Although round, black bowler hats are an uncommon sight in London nowadays, decades-old British rules required that a gentleman be able to sit comfortably in the back of a London Taxi with his hat on.
"I actually purchased the bowler hat in London," he said, "but I was surprised to see when I looked at the label that it was made in China."

Sunday, 31 August 2008

Beijing Olympics – The Finals

I know I am a week late with my final account of the 2008 Beijing Olympics, but unfortunately work gets in the way of life sometimes! This would be my last journey to Beijing during the Olympics and I had a packed agenda, as well as some serious ‘star gazing’ to do!

I had made in through the heats, struggled but survived the semis and was now entering the finals. I had managed to be entered in 5 key events; lunch with the Mayor, dinner with the PM; a photo opportunity with a Lord, drinks with a whole plethora of ‘stars’ and finally breakfast with the Mayor. Not very sporting I would admit, but arranging invitations to these events required speed, flexibility, years of training and above all the ability to cease opportunities even if they don’t exist!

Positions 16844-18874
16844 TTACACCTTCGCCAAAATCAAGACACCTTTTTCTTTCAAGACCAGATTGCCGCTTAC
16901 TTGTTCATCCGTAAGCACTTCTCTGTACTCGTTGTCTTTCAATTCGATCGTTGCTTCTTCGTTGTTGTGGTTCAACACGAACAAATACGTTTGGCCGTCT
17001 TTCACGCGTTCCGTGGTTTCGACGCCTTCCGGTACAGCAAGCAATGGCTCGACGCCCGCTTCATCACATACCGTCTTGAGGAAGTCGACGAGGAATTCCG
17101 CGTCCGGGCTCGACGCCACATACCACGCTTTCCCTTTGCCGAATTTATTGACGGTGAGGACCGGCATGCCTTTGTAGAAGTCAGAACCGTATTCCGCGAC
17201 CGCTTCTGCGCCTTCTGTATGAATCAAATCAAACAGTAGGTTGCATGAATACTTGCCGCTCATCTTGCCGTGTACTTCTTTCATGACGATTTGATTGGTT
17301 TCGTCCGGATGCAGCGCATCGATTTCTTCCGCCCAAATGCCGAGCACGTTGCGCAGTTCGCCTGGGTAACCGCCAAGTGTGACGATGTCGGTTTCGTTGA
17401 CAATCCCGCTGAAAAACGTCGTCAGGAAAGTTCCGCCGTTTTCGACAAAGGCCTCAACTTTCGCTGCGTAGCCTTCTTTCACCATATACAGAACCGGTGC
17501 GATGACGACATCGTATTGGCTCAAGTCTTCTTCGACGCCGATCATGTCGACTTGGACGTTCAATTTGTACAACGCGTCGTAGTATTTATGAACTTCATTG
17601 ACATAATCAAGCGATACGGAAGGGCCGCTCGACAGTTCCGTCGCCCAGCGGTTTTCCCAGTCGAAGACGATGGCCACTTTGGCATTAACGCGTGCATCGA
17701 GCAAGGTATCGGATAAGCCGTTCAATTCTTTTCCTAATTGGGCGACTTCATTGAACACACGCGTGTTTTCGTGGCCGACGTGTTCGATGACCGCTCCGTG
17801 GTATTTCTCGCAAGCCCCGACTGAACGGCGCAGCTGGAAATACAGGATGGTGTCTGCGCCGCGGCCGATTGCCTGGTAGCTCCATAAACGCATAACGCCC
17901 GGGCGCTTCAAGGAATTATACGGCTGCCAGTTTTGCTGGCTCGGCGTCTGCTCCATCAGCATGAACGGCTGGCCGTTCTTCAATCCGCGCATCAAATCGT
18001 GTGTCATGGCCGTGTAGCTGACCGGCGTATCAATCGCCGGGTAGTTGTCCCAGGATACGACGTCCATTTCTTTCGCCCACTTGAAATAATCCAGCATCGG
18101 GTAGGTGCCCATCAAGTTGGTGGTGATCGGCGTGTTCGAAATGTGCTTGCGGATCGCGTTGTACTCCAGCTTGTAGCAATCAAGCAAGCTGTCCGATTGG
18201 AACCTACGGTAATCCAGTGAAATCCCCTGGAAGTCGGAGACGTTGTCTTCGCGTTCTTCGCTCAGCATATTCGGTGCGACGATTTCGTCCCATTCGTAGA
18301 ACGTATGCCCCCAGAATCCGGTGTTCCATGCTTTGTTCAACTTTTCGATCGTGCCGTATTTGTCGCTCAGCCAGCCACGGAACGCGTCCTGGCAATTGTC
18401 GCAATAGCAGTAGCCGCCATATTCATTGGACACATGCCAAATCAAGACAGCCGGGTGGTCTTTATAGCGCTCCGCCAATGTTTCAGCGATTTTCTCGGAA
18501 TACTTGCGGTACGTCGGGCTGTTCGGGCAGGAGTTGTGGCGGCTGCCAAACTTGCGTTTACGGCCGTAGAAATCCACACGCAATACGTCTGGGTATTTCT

Of course I wasn’t doing any of this for self-gratification, this was all duty for company and bosses. I would be accompanying the CEO of MBH John Russell and Geely President, Li ShuFu at the events (OK yes I would be carrying their bags).

The Olympics provided a rare opportunity to gain access to important officials all in one place at the same time, the fact that the place would be Beijing would make access that little bit easier. Even politicians get the ‘being abroad’ feeling, which sometimes allowed them to let their guard down, and the distance from Whitehall during the summer break, meant that the army of aides, advisors, private and public secretary’s would be kept away.